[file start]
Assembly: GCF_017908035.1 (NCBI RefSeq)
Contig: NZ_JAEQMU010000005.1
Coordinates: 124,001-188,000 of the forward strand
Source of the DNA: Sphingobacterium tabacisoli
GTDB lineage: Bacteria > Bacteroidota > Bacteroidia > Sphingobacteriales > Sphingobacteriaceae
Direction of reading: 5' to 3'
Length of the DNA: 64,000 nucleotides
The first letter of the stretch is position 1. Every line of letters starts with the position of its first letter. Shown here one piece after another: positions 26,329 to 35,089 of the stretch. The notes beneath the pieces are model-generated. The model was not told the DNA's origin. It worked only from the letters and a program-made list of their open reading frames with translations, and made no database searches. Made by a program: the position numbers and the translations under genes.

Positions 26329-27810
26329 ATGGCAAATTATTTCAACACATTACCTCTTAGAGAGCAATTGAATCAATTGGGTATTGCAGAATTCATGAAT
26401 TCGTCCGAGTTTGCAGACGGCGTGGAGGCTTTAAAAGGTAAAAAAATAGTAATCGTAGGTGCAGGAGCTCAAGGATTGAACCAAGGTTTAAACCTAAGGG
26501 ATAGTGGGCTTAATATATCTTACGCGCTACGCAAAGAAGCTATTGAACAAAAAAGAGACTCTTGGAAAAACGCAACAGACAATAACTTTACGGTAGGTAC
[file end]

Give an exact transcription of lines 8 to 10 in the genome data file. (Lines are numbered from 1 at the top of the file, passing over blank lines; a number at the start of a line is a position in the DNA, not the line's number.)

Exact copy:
The first letter of the stretch is position 1. Every line of letters starts with the position of its first letter. Shown here one piece after another: positions 26,329 to 35,089 of the stretch. The notes beneath the pieces are model-generated. The model was not told the DNA's origin. It worked only from the letters and a program-made list of their open reading frames with translations, and made no database searches. Made by a program: the position numbers and the translations under genes.

Positions 26329-27810
26329 ATGGCAAATTATTTCAACACATTACCTCTTAGAGAGCAATTGAATCAATTGGGTATTGCAGAATTCATGAAT